I am not sure if these are some zealots spreading hysteria, it's simply in concern and that's why was quoted. Also, don't get me wrong, I just wanted to support a point I already made earlier - there seems to be a lot of problems with the understanding among the voters what they were actually voting for.


Hate crime of various sorts is nothing new, is it credible to suggest these hate crimes directly result from the BREXIT vote?

I am not sure what you think I suggest. If this is that Brexit made up some xenophobes, then of course not. If, that it made xenophobes to get encouraged and switch from passive to active, then yes, I think this what is happening. But again, that's not really my point.
Let me rephrase. Do you really feel fine that the referendum was won by such small fraction with people who voted by the racial hatred, by the less educated population that probably don't have enough insight to comprehend the whole complexity of the governing issues, and by the elderly? You emphasized on what was promised back in the 70s and that the promise was broken, but this whole referendum looks like one giantic manipulation to me. The end justifies the means? I was actually pretty positive to what has happened until I saw the voting statistics.


Mate its very upsetting , the whole thing has blown up and nobody has a clue on what to do to get everyone going more or less in the same direction.

Boris has already said that there wont be any changes to current polisy apparently , thus other than him wanting to oust Cameron as Tory party leader I really dont see what he was in the leave camp for.

The stories that have started appearing on the Xenophobic outburts sadly will come from folk that have been whipped up into frenzy.
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Re: UK vote to leave the EU ['BREXIT'] - 23rd June

Postby Mexikaner » Tue, 28 Jun 2016 3:28 pm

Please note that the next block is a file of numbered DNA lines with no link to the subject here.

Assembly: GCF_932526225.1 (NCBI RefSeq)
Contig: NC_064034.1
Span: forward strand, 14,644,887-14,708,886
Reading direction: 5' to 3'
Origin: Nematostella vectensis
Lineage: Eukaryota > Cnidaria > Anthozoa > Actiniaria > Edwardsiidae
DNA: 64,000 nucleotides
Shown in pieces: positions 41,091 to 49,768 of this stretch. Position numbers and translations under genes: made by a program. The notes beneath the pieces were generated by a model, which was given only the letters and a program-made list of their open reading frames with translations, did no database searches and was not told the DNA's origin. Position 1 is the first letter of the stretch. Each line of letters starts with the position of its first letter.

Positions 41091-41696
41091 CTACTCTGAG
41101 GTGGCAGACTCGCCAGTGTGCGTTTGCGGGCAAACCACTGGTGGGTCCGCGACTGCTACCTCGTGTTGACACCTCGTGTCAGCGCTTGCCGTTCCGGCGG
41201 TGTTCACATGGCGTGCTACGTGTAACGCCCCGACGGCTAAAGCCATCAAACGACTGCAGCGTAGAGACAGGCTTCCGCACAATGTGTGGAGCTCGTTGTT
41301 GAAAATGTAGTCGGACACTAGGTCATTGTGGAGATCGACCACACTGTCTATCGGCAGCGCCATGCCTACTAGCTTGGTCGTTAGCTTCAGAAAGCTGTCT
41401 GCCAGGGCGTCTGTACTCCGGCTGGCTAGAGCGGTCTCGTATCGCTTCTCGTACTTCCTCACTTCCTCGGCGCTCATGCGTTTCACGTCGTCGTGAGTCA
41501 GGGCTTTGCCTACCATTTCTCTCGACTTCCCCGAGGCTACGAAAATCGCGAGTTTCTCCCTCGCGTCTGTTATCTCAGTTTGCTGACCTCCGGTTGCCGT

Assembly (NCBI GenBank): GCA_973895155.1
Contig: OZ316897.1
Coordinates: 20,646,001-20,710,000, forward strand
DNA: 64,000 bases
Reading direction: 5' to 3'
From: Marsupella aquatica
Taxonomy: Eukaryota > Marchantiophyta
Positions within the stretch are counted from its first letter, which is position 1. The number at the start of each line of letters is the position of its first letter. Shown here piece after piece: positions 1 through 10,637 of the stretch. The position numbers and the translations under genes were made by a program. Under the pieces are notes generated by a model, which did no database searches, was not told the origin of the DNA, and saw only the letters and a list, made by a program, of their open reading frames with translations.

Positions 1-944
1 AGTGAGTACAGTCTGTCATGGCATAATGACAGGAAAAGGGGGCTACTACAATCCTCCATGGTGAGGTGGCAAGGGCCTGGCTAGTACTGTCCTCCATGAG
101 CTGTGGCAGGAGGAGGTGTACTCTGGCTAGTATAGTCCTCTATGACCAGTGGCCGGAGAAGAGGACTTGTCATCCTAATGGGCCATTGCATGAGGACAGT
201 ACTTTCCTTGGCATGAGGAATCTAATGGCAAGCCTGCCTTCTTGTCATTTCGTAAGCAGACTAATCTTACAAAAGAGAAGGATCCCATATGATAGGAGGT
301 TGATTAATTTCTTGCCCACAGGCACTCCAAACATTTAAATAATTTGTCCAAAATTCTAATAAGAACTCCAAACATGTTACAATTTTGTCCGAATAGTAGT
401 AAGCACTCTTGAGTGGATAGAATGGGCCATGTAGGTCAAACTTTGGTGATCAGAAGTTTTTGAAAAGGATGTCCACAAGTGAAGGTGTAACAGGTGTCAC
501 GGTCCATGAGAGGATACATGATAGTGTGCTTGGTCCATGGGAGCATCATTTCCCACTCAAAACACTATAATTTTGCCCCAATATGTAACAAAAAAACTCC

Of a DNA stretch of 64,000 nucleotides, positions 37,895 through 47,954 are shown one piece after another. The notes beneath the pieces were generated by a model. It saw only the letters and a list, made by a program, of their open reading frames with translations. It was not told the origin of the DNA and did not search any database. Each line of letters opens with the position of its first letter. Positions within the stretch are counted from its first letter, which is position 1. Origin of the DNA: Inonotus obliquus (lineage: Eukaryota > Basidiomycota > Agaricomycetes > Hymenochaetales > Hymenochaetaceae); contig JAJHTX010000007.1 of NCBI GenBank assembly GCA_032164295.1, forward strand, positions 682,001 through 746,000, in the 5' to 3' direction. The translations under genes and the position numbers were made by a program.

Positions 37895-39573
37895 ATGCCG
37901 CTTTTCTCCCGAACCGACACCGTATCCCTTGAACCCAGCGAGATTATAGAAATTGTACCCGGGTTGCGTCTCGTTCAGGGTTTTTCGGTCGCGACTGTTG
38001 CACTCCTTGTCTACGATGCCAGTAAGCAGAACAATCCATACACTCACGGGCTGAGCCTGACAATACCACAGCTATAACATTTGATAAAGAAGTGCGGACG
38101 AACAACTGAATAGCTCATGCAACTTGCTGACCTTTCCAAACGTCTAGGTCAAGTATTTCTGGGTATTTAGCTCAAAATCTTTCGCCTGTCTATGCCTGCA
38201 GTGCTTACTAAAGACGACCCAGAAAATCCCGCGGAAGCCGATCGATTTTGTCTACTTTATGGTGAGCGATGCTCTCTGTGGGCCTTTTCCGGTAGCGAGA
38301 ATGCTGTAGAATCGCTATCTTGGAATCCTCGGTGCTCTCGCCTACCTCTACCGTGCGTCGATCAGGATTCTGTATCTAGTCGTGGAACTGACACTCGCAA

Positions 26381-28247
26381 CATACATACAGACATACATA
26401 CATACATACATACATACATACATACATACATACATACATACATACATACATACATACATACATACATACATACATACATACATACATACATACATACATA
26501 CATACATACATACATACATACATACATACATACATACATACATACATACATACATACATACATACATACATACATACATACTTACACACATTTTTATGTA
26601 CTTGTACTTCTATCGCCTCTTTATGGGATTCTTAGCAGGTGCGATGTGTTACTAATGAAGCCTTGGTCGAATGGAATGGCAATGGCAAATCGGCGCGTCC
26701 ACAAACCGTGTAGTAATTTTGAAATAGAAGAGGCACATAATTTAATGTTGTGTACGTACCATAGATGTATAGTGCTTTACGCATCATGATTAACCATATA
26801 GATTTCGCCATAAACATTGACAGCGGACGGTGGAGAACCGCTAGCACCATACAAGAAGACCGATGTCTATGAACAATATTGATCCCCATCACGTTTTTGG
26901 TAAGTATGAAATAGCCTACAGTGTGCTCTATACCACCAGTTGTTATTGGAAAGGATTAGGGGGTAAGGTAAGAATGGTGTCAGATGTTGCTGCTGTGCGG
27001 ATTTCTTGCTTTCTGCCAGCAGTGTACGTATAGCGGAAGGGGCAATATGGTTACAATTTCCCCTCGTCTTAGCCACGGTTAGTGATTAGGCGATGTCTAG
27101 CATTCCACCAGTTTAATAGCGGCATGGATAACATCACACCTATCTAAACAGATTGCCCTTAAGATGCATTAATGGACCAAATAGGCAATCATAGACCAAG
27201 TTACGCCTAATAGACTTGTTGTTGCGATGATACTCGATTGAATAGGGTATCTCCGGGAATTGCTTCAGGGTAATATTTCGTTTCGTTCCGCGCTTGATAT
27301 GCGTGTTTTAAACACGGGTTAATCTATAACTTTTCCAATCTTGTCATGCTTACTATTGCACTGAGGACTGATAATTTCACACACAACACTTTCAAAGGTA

From BBC news:
"...Health Secretary Jeremy Hunt has become the first cabinet minister to join the petition in favour of a second referendum on EU membership...Mr Hunt is calling for the start of the withdrawal process - Article 50 - to be delayed until shortly before the next scheduled general election in 2020, which would mean Britain would not leave until after 2022 at the earliest..."

:???: :???: :???:
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Re: UK vote to leave the EU ['BREXIT'] - 23rd June

Postby Barnsley » Tue, 28 Jun 2016 5:00 pm

Mexikaner wrote:From BBC news:
"...Health Secretary Jeremy Hunt has become the first cabinet minister to join the petition in favour of a second referendum on EU membership...Mr Hunt is calling for the start of the withdrawal process - Article 50 - to be delayed until shortly before the next scheduled general election in 2020, which would mean Britain would not leave until after 2022 at the earliest..."

:???: :???: :???:


I believe that this is the rules , its a complete farce.......

Nobody has a clue whats happening ](*,) ](*,)
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Re: UK vote to leave the EU ['BREXIT'] - 23rd June

Postby ScoobyDoes » Tue, 28 Jun 2016 6:53 pm

BBCWatcher wrote:7. Gibraltar's Chief Minister, Fabian Picardo, is discussing with Scottish First Minister Nicola Sturgeon the possibility of Scotland, Gibraltar, and perhaps also Northern Ireland remaining within the EU as the "successor state" to the United Kingdom (or something like it). This would be roughly similar to Greenland's exit (part of Denmark), in this case with England and Wales playing the role of Greenland. So it technically wouldn't be the United Kingdom that departs the EU but rather only England and Wales -- and perhaps even under some other mechanism than Article 50. Gibraltar then presumably would be a Scottish overseas territory.